|TRENTON – Attorney General Jeffrey S. Chiesa and Department of Environmental Protection (DEP) Commissioner Bob Martin announced today that Durand Glass Manufacturing Company, Inc., will pay the State a civil penalty of $150,000 under a joint state-federal settlement that resolves allegations the company violated air pollution control standards at its Millville manufacturing plant.
Under the settlement agreement, filed in U.S. District Court, Durand also will pay the federal government a civil penalty of $150,000.
As a result of the settlement, Durand has already installed pollution control equipment expected to reduce nitrogen oxide emissions from its Millville plant by 174 tons per year, and to reduce particulate matter emitted by the facility by approximately 24 tons per year.
“We continue to work with DEP to ensure compliance with New Jersey’s air quality and other pollution control standards,” said Attorney General Chiesa. “This collaborative effort is crucial to protecting our environment and, in a broader sense, preserving the quality of life for all New Jersey citizens.”
“I commend Durand Glass for working with the State to resolve these issues by proactively installing the emissions control equipment in advance of signing the settlement agreement,” Commissioner Martin said. “By taking these steps, the company is improving air quality in the Vineland area, at the same time protecting jobs that are important to the region’s economy.”
A joint Complaint filed against Durand by DEP and the U.S. Environmental Protection Agency (EPA) alleged that the Vineland plant, which manufactures tableware glass, had failed to comply with both state and federal air quality standards. The Complaint was filed today in U.S. District Court along with a Consent Decree memorializing the settlement.
Division of Law Director Christopher S. Porrino explained that the Durand matter has its roots in an effort by DEP and the federal government to have Durand meet more stringent emission standards for nitrogen oxides and particulate emissions from its Furnace No. 3.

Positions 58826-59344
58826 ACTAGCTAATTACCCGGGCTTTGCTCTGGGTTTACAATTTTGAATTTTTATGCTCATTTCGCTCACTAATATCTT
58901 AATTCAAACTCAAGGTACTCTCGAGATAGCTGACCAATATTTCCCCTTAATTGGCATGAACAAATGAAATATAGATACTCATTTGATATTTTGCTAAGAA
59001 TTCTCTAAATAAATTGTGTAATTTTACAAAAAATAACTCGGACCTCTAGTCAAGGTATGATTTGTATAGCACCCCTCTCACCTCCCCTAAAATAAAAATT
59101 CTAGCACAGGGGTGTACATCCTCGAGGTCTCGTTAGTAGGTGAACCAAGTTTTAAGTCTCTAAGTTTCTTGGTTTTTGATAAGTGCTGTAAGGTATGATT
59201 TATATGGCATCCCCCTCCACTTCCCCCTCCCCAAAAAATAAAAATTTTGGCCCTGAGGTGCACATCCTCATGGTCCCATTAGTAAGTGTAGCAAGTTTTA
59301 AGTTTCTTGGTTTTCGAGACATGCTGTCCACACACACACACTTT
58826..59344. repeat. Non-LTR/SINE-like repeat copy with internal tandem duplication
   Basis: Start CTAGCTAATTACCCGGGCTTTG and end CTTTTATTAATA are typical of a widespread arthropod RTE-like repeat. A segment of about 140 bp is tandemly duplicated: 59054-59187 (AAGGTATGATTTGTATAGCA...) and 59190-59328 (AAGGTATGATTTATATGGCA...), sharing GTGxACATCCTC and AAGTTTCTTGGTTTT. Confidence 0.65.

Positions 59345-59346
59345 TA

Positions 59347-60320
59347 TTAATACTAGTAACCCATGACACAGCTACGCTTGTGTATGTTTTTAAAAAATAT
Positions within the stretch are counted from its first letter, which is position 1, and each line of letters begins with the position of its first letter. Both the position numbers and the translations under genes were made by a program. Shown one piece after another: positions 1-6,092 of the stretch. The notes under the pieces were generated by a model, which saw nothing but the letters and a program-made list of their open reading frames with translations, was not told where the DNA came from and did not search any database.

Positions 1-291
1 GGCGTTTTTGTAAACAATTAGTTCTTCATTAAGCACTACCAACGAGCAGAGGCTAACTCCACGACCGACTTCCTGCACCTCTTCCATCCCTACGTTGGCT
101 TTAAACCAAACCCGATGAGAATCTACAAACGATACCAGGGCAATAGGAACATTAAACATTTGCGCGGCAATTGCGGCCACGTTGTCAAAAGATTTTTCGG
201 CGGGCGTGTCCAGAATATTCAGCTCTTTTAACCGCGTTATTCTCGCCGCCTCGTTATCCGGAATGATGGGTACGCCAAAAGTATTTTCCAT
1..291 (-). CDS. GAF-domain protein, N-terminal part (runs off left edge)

He noted that the Consent Decree filed today acknowledges Durand already has installed Selective Catalytic Reduction (SCR) air pollution control equipment designed to attain the Lowest Achievable Emission Rate equivalent for nitrogen oxide emissions.
The Consent Decree also acknowledges that Durand has installed pollution control equipment designed to achieve the Best Available Control Technology equivalent for particulate matter, as well as “fine particulates” or particulate matter of 10 micrometers or less (PM-10).
Under the settlement, monitoring equipment will determine the Durand plant’s continued compliance with nitrogen oxides emission limits. Compliance with emission limits for particulates, including fine particulates, will be monitored via annual stack emission tests.
The Consent Decree filed today resolves all allegations of non-compliance contained in the joint state-federal Complaint against Durand. Under the Consent Decree, Durand makes no admission of violation. The Consent Decree still must be approved by the U.S. District Court.
Deputy Attorney General Scott B. Dubin, assigned to the Division of Law’s Environmental Enforcement and Homeland Security Section, handled the Durand matter on behalf of the state.